I am trying to get my head around "Story points" using the Scrum methodology. As a starting point, I have been following the following article:


With my team we are using the t-shirt sizes (S, M, L, and too big) approach. Using this approach, how do we quantify the time for each user story?

Is doing:

  • S = 1/2 a day (maximum)
  • M = a day (maximum)
  • L = 2 days (maximum)

a good approach?

  • 3
    You don't quantify time - that's the whole point of using T-Shirt sizes. If you're going to equate them to time then you may as well cut out the obfuscation and just use time estimates.
    – mwan
    Commented Nov 5, 2015 at 22:48

4 Answers 4


Story Points Are Never Time Estimates

Is doing:

  • S = 1/2 a day (maximum)
  • M = a day (maximum)
  • L = 2 days (maximum)

a good approach?

Absolutely not. Story points measure complexity and the level of effort required to complete a feature, including the team's Definition of Done. It is not, and should never be, directly mapped to units of time.

Story Points Measure Complexity/Effort; Tasks Measure Time

During the second half of Sprint Planning, user stories from the Product Backlog can be decomposed into tasks for the Sprint Backlog. The common rule of thumb is that Sprint Backlog tasks should be approximately 0.5 - 2.0 days in length so that it is easy to determine if a task is "done" or "not done" during the daily standups, but the user story itself is never mapped onto a unit of time.

Velocity is a metric for determining capacity for the current sprint. So, while it is reasonable to ask whether a given story can fit within the time box of a single sprint, this is really a capacity question rather than a time conversion. Note that some experts suggest that a single story should never exceed 50% of the available capacity for a time box, but the Scrum framework itself allows a single story to take up to 100% of planned capacity. Your mileage may vary in this regard.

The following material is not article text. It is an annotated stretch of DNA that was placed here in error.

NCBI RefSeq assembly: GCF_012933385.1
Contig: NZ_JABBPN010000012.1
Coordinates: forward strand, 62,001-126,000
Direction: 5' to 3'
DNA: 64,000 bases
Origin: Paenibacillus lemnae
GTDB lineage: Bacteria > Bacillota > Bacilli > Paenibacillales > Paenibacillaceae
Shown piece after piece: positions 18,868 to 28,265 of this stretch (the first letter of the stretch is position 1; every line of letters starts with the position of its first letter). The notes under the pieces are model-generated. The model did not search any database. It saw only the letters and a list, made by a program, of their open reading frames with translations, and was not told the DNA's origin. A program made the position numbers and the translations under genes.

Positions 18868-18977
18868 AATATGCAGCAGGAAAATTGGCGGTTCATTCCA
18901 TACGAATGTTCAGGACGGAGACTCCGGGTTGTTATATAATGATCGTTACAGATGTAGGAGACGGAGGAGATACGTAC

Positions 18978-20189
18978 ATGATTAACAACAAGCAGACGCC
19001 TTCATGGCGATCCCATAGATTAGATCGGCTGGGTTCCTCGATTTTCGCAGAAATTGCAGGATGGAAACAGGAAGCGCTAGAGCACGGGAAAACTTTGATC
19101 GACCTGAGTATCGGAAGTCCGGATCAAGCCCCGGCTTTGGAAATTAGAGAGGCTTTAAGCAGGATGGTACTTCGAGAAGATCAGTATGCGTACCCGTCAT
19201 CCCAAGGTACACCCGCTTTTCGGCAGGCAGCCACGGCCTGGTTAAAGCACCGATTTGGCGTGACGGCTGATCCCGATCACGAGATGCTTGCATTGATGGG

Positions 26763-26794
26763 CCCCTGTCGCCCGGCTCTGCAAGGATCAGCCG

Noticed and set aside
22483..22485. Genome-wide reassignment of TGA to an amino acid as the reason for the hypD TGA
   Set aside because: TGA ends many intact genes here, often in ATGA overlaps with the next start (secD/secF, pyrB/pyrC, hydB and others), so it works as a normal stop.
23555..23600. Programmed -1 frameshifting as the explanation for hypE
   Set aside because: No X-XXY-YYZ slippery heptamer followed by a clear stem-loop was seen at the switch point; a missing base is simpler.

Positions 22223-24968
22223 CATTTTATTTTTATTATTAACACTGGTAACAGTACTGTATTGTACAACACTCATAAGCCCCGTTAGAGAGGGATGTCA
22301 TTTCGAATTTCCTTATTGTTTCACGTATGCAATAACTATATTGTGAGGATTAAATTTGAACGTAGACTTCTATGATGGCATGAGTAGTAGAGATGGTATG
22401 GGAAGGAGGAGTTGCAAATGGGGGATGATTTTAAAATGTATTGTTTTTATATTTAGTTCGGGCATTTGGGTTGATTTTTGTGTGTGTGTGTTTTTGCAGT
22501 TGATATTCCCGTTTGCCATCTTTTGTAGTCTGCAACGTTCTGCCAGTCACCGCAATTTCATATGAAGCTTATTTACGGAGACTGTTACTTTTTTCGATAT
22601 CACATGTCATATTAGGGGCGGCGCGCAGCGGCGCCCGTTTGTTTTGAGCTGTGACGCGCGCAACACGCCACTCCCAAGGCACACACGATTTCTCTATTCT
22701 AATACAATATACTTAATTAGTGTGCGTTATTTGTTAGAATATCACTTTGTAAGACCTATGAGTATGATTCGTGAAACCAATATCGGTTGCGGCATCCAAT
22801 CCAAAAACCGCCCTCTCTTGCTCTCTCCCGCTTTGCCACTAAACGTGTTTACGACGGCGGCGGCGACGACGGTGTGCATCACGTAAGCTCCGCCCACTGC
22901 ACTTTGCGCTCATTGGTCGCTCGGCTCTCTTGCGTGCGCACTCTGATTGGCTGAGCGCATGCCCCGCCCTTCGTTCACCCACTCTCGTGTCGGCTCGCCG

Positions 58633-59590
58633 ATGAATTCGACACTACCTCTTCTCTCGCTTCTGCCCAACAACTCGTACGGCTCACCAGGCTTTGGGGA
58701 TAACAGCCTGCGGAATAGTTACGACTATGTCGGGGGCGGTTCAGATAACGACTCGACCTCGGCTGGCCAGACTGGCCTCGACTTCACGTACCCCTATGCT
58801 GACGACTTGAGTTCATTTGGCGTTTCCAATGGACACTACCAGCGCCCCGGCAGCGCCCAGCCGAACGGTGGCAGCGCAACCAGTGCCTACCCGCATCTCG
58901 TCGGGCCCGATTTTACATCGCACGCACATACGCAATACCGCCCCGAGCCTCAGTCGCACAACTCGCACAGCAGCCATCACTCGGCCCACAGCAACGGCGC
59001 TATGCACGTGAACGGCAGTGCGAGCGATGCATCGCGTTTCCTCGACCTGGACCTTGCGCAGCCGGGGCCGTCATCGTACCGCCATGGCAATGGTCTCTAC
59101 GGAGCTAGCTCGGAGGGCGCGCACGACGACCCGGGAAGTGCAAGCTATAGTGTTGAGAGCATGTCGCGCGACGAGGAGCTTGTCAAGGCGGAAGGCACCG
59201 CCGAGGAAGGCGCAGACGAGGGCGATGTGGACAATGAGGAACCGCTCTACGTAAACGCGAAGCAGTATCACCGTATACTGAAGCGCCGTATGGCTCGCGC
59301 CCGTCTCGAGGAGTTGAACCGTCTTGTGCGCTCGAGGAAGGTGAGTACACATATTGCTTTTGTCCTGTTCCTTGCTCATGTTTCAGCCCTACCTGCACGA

• Thanks for this, the trouble that I am finding that if I am working with sub contractors who charge by the hour (or if I have deadlines) - how can I organise my sprint plan around this? I have also found that every feature is very different, and there have often been occasions where they have been under estimated by my team once they dig deeper into the story.
    – bobo2000
    Commented Nov 9, 2015 at 10:26
  • You have a fixed number of hours in a sprint. You choose to commit to the next sprint or not. Commented Nov 18, 2015 at 20:54
  • Generally speaking, if you have dated deadlines, scope (or some would say budget, but that's much tougher to apply effectively) needs to be flexible. For the underestimating, a low-impact/initial mitigation strategy is to simply measure the difference over a few sprints and then factor it in; if you commit to say 100 points (or a sum of shirt sizes) but end up finishing 80, 60, and 90 points because of emerging unknowns, then you should probably adjust your true velocity to their average (or avg - 1 std deviation). Beyond that, you could track sources of emerging points to discuss in retros. Commented Nov 19, 2015 at 19:49